History of Black Hair Extensions
Hair in the black community is a complicated, volatile topic. Historically, straight hair and curly/wavy hair have been seen as more socially acceptable. Curly/wavy hair is more acceptable than kinky hair because it’s seen as closer to white. Nowadays, this might seem confusing, but it actually has its roots in slavery. During slavery, black people with lighter skin and curly hair were more likely to be house slaves, whereas black people with darker skin and kinky hair were relegated to the fields. In Africa, eccentric hair styles were a source of pride. When black people came to the Americas, where they did not have the supplies they needed to take care of their hair, slave masters tried to make them feel ashamed about the way they looked by not even referring to their hair as hair. Instead, they might call it “wool,” which was their way of making the slaves feel inferior and inhuman. *
However, the answer to this question isn’t as simple as “because of the European standard of beauty.” I mean, yes, part of the reason black women wear weaves (notice I didn’t say “fake hair” – if you buy it, it’s yours) is because natural black hair is seen as inappropriate and socially unacceptable, but I think that’s only part of the larger story. Weaves do not have to be straight. In fact, I think you’re thinking of wigs, which are placed over the hair and are generally straight or curly. Weaves are often sewn into braids to make the hair longer, and I would argue that braids aren’t related to the European standard of beauty. (Though they are more convenient, because other natural hair styles are seen as “wild” or “unruly,” and they’re also easier to take care of.) Now why would black women want to make their hair longer? Partly because our society says that long hair is beautiful…but also partly because they think it looks nice. I suspect that this has its roots in Africa, though back then people may not have been using weave to style their hair in certain ways. Instead, their hair may have naturally been long enough to style that way.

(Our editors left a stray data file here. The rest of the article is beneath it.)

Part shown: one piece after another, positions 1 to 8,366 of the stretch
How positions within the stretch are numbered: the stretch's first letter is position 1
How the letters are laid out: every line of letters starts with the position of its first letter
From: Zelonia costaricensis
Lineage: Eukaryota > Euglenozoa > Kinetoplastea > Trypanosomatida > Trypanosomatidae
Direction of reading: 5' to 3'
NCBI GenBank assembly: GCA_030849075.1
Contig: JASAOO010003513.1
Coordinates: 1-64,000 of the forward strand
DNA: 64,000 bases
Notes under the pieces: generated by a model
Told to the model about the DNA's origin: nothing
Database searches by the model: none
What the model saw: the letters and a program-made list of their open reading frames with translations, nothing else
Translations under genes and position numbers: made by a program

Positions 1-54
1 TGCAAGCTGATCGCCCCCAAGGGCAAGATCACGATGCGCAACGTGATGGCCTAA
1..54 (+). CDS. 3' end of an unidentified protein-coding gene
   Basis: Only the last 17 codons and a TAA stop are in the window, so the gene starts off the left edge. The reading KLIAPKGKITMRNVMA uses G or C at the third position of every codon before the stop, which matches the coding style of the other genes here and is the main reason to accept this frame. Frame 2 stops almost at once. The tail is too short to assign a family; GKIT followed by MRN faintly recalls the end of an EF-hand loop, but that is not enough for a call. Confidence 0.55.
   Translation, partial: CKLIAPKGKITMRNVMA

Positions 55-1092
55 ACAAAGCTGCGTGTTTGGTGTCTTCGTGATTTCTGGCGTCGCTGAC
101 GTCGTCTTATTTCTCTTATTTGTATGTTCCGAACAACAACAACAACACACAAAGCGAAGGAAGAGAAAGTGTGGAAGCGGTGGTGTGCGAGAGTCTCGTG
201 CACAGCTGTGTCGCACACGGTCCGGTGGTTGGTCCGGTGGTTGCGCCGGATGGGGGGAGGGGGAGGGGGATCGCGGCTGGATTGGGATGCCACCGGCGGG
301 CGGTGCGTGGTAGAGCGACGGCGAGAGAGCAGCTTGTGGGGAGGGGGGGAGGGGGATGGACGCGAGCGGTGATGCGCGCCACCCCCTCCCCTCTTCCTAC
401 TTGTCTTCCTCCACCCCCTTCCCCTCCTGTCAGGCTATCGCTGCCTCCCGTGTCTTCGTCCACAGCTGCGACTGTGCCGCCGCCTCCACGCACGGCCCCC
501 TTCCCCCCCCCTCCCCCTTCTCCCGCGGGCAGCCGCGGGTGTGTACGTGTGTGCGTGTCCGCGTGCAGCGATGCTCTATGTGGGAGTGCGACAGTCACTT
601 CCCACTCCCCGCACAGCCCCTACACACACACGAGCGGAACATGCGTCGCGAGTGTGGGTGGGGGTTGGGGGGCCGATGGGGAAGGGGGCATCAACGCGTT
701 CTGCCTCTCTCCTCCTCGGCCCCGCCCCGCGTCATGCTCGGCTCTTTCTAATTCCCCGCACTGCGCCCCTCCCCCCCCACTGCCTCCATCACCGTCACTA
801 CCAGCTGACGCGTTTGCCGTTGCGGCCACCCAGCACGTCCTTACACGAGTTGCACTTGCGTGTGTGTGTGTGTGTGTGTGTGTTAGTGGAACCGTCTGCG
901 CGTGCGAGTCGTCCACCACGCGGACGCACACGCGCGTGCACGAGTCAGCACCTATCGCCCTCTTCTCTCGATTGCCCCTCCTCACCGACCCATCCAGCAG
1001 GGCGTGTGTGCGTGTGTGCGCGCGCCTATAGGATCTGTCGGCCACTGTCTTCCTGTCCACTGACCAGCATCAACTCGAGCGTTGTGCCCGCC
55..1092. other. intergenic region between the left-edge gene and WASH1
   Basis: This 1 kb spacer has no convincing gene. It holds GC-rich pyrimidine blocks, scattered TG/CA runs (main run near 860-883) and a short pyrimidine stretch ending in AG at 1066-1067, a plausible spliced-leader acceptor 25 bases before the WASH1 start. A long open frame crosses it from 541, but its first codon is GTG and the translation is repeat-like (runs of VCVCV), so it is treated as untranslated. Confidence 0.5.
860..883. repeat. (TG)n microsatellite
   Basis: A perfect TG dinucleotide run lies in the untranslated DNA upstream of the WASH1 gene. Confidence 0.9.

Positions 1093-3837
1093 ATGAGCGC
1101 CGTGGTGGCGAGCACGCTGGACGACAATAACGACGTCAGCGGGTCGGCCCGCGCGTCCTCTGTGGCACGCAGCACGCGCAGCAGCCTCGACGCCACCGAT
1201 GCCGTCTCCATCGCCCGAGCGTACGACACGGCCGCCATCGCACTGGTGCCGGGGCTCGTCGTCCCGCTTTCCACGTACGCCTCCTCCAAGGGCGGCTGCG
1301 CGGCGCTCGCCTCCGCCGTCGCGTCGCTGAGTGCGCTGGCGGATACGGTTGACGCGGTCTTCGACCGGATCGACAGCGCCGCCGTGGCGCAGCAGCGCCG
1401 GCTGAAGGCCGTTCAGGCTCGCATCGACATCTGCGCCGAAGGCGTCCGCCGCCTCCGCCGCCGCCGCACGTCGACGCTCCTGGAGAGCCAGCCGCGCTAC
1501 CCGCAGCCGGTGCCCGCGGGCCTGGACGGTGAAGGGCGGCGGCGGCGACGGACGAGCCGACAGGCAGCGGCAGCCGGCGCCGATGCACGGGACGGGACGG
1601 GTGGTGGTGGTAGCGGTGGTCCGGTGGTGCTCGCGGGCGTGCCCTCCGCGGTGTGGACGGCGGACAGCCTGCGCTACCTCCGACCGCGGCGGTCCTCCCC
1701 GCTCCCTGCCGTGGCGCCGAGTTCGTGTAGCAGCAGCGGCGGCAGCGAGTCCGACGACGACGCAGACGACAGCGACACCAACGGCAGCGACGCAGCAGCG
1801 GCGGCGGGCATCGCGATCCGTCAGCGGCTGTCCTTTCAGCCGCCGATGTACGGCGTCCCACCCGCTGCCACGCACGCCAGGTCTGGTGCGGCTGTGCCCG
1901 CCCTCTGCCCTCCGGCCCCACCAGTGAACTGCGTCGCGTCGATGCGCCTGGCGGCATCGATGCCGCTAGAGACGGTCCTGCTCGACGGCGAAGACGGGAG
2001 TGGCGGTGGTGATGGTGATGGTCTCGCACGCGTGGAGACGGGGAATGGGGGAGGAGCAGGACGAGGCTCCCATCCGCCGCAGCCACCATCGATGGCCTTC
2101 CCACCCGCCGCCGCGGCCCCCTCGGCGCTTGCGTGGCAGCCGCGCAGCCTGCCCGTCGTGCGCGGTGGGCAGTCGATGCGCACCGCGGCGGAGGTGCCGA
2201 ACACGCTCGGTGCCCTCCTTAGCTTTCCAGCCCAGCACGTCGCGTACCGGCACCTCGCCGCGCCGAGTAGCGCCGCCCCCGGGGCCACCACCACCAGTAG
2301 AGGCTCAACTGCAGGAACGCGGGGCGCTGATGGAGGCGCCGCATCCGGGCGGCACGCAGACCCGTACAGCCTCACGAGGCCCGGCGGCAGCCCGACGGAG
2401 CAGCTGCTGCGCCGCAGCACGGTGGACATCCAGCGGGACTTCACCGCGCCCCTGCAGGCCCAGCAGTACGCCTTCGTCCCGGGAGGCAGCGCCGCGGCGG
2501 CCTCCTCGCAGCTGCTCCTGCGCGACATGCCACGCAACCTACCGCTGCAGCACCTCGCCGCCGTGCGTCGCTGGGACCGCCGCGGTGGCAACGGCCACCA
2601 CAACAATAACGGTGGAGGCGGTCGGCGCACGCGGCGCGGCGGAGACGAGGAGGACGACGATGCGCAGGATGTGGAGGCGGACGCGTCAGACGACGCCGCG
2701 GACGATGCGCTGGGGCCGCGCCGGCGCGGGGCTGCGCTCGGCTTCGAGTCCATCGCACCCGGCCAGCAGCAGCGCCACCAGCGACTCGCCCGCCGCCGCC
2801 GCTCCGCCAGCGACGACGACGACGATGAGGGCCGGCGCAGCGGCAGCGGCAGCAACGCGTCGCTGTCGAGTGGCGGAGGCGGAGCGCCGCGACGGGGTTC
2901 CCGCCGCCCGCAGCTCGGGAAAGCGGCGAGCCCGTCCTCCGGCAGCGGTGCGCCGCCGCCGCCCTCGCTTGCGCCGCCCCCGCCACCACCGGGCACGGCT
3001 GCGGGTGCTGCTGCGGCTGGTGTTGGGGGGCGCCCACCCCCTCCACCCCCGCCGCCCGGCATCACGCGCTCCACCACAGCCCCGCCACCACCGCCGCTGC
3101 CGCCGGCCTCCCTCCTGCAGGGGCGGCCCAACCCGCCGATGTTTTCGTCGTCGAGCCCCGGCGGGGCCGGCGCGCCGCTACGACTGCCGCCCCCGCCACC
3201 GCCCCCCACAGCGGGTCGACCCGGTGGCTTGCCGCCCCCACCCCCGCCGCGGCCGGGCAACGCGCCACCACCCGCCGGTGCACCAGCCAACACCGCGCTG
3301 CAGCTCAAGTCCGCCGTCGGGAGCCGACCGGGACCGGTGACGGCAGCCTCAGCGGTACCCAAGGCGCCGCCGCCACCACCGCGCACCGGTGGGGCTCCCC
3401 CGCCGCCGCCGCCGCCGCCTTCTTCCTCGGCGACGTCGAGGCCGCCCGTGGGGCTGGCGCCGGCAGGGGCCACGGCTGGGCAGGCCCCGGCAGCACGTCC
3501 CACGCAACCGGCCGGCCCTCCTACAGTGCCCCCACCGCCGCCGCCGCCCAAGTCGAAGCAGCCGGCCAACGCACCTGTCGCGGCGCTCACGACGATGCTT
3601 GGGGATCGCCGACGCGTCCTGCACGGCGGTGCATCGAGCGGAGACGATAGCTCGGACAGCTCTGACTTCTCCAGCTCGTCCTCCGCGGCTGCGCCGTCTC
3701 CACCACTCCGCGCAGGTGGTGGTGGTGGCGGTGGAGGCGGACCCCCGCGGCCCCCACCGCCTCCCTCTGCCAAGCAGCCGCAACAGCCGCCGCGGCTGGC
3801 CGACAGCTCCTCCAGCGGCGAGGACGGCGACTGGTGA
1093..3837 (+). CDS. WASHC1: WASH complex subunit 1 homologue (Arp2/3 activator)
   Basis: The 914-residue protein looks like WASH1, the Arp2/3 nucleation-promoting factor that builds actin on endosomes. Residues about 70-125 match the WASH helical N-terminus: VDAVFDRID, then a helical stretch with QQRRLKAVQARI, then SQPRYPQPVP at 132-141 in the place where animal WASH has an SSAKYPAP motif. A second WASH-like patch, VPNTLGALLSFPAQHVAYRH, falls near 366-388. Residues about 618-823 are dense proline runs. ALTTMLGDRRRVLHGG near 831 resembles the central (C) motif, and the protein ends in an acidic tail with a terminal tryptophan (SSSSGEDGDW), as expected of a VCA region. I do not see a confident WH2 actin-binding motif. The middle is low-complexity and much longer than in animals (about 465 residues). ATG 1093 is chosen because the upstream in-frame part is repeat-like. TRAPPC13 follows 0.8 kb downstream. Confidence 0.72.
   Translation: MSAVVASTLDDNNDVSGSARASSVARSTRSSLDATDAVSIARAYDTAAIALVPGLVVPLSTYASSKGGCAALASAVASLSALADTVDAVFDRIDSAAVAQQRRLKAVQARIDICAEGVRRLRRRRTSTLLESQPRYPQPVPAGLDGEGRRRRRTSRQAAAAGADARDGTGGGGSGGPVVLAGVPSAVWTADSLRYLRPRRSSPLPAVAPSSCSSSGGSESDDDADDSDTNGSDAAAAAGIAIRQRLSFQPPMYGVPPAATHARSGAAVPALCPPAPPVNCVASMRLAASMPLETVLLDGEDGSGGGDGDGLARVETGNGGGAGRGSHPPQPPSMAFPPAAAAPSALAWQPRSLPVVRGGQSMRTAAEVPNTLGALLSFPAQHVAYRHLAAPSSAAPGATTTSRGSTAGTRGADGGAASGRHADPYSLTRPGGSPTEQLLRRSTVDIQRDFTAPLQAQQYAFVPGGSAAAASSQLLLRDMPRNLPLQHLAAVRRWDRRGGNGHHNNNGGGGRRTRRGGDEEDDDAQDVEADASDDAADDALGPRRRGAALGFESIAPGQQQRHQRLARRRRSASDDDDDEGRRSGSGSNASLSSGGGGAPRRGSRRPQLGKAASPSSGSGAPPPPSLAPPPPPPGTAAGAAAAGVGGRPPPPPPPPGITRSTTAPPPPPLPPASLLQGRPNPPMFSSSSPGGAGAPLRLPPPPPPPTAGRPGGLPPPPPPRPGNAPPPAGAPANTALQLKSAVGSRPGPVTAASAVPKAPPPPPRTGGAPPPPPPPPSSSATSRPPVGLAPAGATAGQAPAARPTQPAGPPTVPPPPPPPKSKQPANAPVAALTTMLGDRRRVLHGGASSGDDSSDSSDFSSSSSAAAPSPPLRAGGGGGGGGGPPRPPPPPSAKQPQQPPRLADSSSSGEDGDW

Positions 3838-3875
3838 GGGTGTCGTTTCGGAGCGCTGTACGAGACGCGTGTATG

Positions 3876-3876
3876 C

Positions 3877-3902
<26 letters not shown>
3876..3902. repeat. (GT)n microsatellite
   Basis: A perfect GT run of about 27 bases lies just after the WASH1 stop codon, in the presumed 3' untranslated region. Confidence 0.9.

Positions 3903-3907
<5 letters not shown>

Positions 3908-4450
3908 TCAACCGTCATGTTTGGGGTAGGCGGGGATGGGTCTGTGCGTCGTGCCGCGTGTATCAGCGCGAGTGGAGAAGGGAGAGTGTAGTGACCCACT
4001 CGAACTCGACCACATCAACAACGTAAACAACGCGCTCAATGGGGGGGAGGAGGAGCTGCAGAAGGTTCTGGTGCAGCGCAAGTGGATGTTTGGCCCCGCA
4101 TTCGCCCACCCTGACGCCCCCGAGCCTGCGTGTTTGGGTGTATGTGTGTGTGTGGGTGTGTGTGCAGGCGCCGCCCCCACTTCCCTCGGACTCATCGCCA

I think your question represents a bit of a misunderstanding about black women and hair. I think the majority of black women don’t change their hair styles because they want to “look white,” even black women who use perms. Black women do these things because their hair can be, as Sarah Riehl said, very time consuming otherwise. (Though I disagree with her time estimates. The amount of time spent on natural hair can vary based on the person, hair type, and hair style.) Braids are simply convenient, as are perms. And why do black women dye their hair? This question kind of assumes that black women dye their hair “white” colors. Many black women might dye their hair red, brown, black, or even blue! Why do black women have to legitimize everything we do to our hair? We have to explain why we wear our hair natural. We have to explain why we wear our hair permed. We have to explain why we dye our hair or wear weave, whereas our white counterparts can do these things without an assumption that they are self-hating. (Of course, white people in the United States don’t have the same history that black women do, but that doesn’t invalidate my comparison.)
Why do black women do these things to our hair? A few of us wear wigs and perms because of the European standard of beauty. Some of us just like the way they look. And others wear weave and natural hair because we like the way that looks. Black women are a largely diverse group of people, and it’s hard to answer a question like this without glossing over many people’s varied experiences.
Wigs are a great way to protect your natural hair from damage while styling. Regardless of color or texture, they’ve evolved to look more natural than ever, making it one of Hollywood’s most coveted tools for a red carpet-ready look. And unlike hair extensions.